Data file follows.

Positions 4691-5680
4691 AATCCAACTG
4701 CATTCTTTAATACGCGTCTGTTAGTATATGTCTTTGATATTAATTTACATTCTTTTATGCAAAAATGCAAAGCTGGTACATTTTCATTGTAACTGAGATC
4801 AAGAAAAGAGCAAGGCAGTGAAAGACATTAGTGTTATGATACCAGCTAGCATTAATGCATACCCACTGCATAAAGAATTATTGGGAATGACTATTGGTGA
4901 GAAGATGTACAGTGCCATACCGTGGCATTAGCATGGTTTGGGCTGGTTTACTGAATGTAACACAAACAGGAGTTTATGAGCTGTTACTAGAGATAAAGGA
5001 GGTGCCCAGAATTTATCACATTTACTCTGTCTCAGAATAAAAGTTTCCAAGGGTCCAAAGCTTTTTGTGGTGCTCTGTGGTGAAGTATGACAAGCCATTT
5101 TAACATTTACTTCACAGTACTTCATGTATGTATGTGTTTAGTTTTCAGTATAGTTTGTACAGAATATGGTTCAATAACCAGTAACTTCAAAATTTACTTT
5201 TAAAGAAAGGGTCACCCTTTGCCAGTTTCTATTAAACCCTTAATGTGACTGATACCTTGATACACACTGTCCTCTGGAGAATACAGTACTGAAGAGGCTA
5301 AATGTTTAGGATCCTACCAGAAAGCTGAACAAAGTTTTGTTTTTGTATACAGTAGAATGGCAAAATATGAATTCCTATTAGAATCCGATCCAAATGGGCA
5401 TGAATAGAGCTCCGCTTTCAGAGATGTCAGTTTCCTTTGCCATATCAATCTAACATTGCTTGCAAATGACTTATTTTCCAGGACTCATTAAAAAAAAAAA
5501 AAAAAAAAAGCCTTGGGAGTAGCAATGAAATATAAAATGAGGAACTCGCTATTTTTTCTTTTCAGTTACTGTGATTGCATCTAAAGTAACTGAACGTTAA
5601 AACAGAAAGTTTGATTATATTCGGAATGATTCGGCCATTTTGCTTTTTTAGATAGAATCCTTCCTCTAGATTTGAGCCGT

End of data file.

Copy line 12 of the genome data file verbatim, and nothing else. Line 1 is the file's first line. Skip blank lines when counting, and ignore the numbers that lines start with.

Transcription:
5601 AACAGAAAGTTTGATTATATTCGGAATGATTCGGCCATTTTGCTTTTTTAGATAGAATCCTTCCTCTAGATTTGAGCCGT